By COI type 2, on the other hand, I mean that which questions are found to be worthwhile, prestigious, fundable, popularizable in the lay press, and - in short - “important” tend to align with the drive to innovate, market, and sell new pharmaceutical products and medical devices. The “front-page” randomized controlled trial in the New England Journal of Medicine is often devoted to trials of statistical but dubious clinical significance. A recent instance was the IMPROVE-IT trial, showing that adding a non-statin to a statin slightly improves the rate of a composite cardiac outcome a number of years after starting the combination, compared to a statin alone, in patients who have had acute coronary syndrome.
Note the absence of any modifier on the “prevent.” Note too the last sentence, whose excited tone, to the regular reader of academic journals, is like a mariachi serenade at a harpsichord concert: “Perhaps the LDL hypothesis should now be considered the “LDL principle.”” (The “perhaps” is delicious, when the editorial title trumpets “proof.”)
One could go for the easy mark and adduce conflict of interest type 1 - there is pharma involvement at every level of this study. To be honest, however, the paper appears well done for what it is, and one is hard pressed to figure out how a 2% difference in a composite outcome would emerge from some hidden bias that is pharma-specific. (Sure, the inclusion and exclusion criteria could explain such a bias quite easily, but such details would be expected of any top-tier randomized controlled trial.)
Simply put, this study doesn’t matter to many patients. It does not add any new treatment; doesn’t provide discernibly better quality of care; and illuminates no new questions. It appears to be a study whose very existence is justified by the existence of a lipid-lowering agent that needs distribution and marketing.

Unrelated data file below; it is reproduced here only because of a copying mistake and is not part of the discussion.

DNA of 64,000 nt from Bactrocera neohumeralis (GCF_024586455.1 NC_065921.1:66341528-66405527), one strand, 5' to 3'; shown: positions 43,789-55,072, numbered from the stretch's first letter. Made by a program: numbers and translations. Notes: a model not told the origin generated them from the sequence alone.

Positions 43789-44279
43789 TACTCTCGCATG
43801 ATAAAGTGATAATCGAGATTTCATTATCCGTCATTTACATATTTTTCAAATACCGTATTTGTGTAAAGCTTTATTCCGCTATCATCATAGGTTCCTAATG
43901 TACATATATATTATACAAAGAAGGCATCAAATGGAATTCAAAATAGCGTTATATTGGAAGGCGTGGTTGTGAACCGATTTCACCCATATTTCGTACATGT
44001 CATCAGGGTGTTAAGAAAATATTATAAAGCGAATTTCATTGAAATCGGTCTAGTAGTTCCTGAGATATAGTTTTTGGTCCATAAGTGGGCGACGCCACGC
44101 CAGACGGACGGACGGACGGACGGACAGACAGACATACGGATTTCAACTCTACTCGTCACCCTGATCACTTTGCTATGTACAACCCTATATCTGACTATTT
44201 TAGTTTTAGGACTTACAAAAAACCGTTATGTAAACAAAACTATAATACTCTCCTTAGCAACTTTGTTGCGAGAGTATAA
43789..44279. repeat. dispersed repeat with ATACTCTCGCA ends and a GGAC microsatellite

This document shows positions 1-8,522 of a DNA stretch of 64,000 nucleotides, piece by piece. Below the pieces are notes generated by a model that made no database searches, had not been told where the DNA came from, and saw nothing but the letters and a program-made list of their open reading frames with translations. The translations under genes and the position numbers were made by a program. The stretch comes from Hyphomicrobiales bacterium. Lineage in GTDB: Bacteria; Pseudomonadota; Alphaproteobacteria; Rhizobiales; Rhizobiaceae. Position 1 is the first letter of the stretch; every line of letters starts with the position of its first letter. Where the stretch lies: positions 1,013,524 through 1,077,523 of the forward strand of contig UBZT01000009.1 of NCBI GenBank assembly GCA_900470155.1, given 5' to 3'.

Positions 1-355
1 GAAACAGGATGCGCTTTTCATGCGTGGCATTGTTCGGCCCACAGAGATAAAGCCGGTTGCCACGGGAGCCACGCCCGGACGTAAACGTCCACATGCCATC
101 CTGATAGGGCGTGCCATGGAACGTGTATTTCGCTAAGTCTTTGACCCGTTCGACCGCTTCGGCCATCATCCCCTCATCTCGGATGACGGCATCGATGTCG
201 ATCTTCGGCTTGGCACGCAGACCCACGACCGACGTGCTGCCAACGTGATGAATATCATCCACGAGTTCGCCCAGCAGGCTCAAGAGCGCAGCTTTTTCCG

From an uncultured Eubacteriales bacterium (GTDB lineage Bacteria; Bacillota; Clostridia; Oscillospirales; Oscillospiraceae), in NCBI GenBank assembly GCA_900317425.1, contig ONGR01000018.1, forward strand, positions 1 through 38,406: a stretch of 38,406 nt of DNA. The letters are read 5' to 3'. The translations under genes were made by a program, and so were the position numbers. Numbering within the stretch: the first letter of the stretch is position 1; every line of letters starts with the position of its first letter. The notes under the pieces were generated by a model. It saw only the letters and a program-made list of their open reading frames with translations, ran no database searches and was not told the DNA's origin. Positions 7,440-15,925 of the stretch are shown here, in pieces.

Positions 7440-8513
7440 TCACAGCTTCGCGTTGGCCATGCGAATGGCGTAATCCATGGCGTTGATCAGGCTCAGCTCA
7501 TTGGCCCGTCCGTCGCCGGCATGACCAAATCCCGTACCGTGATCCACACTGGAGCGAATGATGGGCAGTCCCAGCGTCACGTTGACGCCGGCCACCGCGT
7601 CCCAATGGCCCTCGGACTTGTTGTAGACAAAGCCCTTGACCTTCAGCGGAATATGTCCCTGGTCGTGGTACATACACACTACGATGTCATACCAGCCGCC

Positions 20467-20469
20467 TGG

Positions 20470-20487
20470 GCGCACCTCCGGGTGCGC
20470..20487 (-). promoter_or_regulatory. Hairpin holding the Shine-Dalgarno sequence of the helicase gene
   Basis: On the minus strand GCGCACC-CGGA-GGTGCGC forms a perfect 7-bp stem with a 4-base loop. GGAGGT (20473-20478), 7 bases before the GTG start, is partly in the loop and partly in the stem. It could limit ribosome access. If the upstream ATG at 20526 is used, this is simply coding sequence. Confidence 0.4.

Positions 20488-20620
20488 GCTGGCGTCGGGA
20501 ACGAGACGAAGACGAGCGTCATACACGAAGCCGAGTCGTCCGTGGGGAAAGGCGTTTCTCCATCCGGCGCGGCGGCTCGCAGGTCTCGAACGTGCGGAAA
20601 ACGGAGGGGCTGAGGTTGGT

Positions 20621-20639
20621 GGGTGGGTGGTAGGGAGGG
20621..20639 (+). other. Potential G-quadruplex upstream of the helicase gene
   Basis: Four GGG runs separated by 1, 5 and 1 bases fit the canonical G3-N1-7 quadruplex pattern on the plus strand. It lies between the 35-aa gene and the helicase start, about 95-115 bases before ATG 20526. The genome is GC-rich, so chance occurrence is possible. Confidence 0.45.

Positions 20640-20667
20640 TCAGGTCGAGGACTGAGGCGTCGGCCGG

Where are the NEJM randomized controlled trials on disparity-reducing interventions? The patient-relevant outcomes research and cost-effectiveness studies? Such studies do exist in the literature but typically in “second tier” journals that devote more space to social determinants of health; pride of place in the top tier is given to RCTs of the IMPROVE-IT type: not because pharma dictates journal content directly, but because the entire apparatus of biomedical literature is biased towards such studies. This is COI type 2. No amount of study-level transparency or open-data availability will fix it. Throwing out pharma sandwiches won’t work, and neither will calls to divorce moral reasoning from our scientific judgment because it’s “impeding our thinking.”
Since COI type 2 involves systematic bias, we aren’t going to get rid of it overnight (or maybe ever). The first step, however, is to recognize it for what it is. Perhaps I can make a resolution for myself and suggest it to others: when I read the NEJM, and wonder quizzically why the top RCT is thought of sufficient importance to devote marquee space in a top journal, to not accept it for what it is, but - on the contrary - to set about performing, advocating for, and critiquing the research, clinical care, and policy I would *like* to see in our top journals.
Policies to disclose and limit conflict of interest are widespread. Do we need them for COI type 2 as well?